It’s a question I have heard from salon owners all over North America from tanners not aware of the possibilities of having a reaction to photosensitizing solutions and medications. Some foods, over-the-counter drugs and prescription medications may increase sensitivity to UV rays. Individuals with this increased sensitivity to UV, called photosensitivity, are at risk for reactions like hives, itchy rashes, and even serious burns.
The advent of the upcoming prime season for indoor tanning typically coincides with cold and flu season. Quite a few medications are linked to photosensitivity in conjunction with UV exposure from sunbeds and booths or sunlight. These reactions can even occur with exposure to indirect sunlight from reflections off snow or water. Over the years, indoor tanning operator training classes provided a list of photosensitizing medications to salon owners to share with their tanners. Even today, many state regulatory agencies require salons to post such a list.
The following is a partial listing of common medication categories, which could make skin sensitive to UV rays.
If a salon guest acknowledges that they are taking ANY medication, advise them to consult their pharmacist or doctor prior to UV exposure – even a minimum dose.
Why is this just a partial list? As new medications are available to the public, the reality is that this list will change. A list could become outdated the day it’s printed. Therefore, the best practice is to make sure that your tanners who have any known medical condition(s), or are currently taking any medication(s), consult their physician before using ultraviolet tanning equipment.
People who tan too often or increase exposure time too soon can experience rapid moisture loss in their skin, which can cause itching. Sometimes, itching may result from depletion of melanin. This may happen when the body does not have enough melanin in the second layer of skin. Lotions such as “tingle type” products may be a factor, particularly in fair-skinned people, due to the active ingredients in the product that stimulate the skin’s microcirculation.
In addition, perfumes, some laundry detergents, citrus fruits, colognes, soaps and other cosmetics may tend to irritate skin exposed to UV light and cause itching. Tanners may also experience itching at the beginning of the tanning process; it usually occurs in areas where blood flow to the skin is restricted, and possibly where elastic undergarments are worn. If the itching is localized in certain areas, like the chest or buttocks, suggest that the tanner cover those areas during sessions until the itching subsides. Recommend gradual re-exposure of these areas. If the tanning system’s lamps were recently changed, the strength of these new lamps may induce a photosensitized response. Suggest reducing exposure times until the itching subsides.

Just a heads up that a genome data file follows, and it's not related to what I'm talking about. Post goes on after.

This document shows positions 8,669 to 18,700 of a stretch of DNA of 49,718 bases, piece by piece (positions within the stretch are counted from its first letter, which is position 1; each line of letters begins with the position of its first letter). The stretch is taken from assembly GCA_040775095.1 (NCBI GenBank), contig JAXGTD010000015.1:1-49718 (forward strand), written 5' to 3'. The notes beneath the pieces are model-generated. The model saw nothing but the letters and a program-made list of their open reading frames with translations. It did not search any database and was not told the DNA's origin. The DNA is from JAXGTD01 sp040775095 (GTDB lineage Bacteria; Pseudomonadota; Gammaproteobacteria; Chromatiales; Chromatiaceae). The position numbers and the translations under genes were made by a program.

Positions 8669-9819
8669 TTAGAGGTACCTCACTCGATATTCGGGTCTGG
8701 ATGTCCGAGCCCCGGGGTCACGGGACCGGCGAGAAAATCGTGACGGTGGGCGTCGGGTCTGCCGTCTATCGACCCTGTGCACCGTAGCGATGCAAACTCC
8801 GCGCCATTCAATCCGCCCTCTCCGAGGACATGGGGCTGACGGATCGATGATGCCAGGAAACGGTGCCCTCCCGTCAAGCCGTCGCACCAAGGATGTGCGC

So, what do you tell a tanner who still complains of post-session itching? Let’s say you’ve reviewed all of the above and none of your answers provide the solution. In many cases, it may be the acrylic cleaner! So, make sure the acrylic surface is completely wiped clean and dry after each session with all cleaner residue removed. You may also suggest that the tanner use a paper towel moistened with clear water to re-wipe the bed before their session.
The biggest “take-away” from this should be that if any of your guests indicate that they are on a medication, they should consult their doctor prior to tanning and a note made on their profile indicating as such.
But, perhaps one of the more difficult conversations that you may have with a salon guest is about tanning and alcohol consumption. Drinking alcohol prior to an indoor tanning session may cause a photosensitive reaction in some people, and the risk of possible overexposure and sunburn is increased. It’s best to explain this risk to a salon guest who is obviously “under the influence” and suggest (diplomatically) that they return to the salon the next day; possibly offer an incentive such as a free upgrade session.
Remember: “For those who weigh the risks and benefits of controlled UV exposure, indoor tanning provides a controlled method to obtain a cosmetic tan with sessions delivered according to individual skin type and a timer system that minimizes the risk of overexposure and sunburn.”
A 26-year industry veteran, Joe has taught certified salon operator training for the last 15 years, as well as advocating indoor tanning in many capacities. Joe is a sought-after speaker and presenter at both national & regional trade events, also interacting with the FDA, state & local regulatory agencies. During his most recent tenure with the ITA, he served as director of membership.
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